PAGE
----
In the marvelous book, The Making of a Counter Culture: Reflections on the Technocratic Society and its Youthful Opposition, by Theodore Roszak, published in 1969, Roszak was writing to his cohort, Anglo/European, College Educated, Radical, and his cohort description—as well as the descriptions of those cohorts he was not writing for—is vivid and congruent with Lampstand’s cohort directed mission.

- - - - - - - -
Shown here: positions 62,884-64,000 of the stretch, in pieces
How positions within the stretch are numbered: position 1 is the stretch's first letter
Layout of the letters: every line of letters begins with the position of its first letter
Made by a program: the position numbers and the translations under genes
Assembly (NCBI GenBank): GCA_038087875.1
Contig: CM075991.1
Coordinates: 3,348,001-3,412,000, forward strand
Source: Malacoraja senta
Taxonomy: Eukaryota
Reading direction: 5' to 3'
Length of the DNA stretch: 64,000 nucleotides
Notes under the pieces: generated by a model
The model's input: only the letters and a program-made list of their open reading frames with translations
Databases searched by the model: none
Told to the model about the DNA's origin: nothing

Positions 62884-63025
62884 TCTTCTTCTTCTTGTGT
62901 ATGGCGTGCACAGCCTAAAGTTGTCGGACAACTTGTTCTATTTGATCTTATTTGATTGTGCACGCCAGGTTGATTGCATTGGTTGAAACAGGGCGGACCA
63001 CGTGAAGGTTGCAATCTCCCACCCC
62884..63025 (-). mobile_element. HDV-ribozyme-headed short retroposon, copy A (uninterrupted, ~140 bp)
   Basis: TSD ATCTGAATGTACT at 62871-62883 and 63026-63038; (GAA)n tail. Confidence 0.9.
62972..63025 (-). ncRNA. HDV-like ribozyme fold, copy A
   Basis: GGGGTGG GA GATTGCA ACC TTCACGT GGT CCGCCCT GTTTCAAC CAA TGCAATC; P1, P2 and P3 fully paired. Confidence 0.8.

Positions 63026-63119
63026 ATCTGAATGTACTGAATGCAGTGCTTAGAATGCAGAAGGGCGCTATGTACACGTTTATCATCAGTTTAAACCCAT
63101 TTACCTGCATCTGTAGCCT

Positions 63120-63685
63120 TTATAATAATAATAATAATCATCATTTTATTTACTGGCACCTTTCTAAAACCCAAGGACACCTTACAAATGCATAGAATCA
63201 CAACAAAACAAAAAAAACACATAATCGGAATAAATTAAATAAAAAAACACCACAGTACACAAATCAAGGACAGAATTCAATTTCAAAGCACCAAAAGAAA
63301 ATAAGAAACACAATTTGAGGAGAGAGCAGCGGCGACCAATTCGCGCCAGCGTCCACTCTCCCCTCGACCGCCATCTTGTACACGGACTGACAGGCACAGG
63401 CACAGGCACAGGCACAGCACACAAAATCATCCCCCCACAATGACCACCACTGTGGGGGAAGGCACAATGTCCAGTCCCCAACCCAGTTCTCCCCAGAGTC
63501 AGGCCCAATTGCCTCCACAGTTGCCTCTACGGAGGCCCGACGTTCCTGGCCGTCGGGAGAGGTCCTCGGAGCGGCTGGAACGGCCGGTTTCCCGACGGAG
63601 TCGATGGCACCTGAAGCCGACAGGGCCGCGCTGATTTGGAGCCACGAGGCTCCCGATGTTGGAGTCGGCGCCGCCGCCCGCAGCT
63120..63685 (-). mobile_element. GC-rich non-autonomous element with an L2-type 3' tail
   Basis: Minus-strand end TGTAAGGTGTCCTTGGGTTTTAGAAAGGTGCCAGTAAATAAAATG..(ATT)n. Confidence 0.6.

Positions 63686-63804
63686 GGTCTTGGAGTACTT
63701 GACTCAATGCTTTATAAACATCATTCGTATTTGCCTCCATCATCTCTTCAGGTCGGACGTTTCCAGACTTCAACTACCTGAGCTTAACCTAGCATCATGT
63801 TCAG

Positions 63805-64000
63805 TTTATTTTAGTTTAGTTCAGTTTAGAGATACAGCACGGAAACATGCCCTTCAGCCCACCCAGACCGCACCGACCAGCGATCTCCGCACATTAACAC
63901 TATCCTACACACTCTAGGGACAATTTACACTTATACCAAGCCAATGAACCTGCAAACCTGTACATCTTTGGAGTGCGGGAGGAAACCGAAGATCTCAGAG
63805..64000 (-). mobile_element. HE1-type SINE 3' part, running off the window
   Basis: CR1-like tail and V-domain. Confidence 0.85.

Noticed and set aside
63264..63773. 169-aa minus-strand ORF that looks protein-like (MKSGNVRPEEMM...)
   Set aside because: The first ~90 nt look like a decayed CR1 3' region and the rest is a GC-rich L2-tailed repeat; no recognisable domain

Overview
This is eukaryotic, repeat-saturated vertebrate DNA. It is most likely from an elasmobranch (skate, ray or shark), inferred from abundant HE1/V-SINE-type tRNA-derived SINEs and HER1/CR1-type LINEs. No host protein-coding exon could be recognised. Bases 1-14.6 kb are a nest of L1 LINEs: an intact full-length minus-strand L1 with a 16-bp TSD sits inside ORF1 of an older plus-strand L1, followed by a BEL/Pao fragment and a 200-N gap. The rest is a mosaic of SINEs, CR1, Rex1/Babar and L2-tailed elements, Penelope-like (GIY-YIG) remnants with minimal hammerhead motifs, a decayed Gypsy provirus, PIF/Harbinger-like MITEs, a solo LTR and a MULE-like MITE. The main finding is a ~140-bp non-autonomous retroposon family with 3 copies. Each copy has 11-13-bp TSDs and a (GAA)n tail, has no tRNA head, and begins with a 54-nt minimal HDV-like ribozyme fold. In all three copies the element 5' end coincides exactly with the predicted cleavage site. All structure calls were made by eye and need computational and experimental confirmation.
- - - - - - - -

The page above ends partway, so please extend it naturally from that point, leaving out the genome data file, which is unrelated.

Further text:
At this point, the counter culture I speak of embraces only a strict minority of the young and a handful of their adult mentors. It excludes our more conservative young, for whom a bit less Social Security and a bit more of that old-time religion (plus more police on the beat) would be sufficient to make the Great Society a thing of beauty. It excludes our more liberal youth for whom the alpha and omega of politics is no doubt still that Kennedy style. It excludes the scattering of old-line Marxists youth groups whose members, like their fathers before them, continue to tend the ashes of the proletarian revolution, watching for a spark to leap forth. More importantly, it excludes in large measure the militant black young, whose political project has become so narrowly defined in ethnic terms that, despite its urgency, it has become for the time being as culturally old-fashioned as the nationalist mythopoesis of the nineteenth century. In any event, the situation of black youth requires such special treatment as would run to book length in its own right. (p. xii)